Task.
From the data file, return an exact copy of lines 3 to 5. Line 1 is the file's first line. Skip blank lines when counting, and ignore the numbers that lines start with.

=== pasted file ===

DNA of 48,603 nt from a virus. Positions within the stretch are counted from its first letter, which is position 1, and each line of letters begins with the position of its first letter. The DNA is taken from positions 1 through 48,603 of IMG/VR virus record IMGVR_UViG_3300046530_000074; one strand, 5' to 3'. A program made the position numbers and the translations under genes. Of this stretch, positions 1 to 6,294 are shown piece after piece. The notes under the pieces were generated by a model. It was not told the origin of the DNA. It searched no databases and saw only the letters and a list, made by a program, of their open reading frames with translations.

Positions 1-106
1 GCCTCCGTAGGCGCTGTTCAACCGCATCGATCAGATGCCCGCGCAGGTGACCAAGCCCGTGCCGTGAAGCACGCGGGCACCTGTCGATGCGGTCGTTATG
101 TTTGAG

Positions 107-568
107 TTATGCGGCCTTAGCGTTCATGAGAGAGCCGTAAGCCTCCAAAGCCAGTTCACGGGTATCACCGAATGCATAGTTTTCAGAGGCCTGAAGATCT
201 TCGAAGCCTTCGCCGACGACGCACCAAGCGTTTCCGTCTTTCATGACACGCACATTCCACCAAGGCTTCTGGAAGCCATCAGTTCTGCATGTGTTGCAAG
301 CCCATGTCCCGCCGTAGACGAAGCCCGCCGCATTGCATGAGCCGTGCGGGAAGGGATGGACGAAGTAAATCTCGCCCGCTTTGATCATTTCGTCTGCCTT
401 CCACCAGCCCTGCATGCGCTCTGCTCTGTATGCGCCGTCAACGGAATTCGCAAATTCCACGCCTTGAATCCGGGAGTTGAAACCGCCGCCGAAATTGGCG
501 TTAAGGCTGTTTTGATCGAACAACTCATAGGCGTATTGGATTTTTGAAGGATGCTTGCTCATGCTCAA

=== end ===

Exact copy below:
1 GCCTCCGTAGGCGCTGTTCAACCGCATCGATCAGATGCCCGCGCAGGTGACCAAGCCCGTGCCGTGAAGCACGCGGGCACCTGTCGATGCGGTCGTTATG
101 TTTGAG

Positions 107-568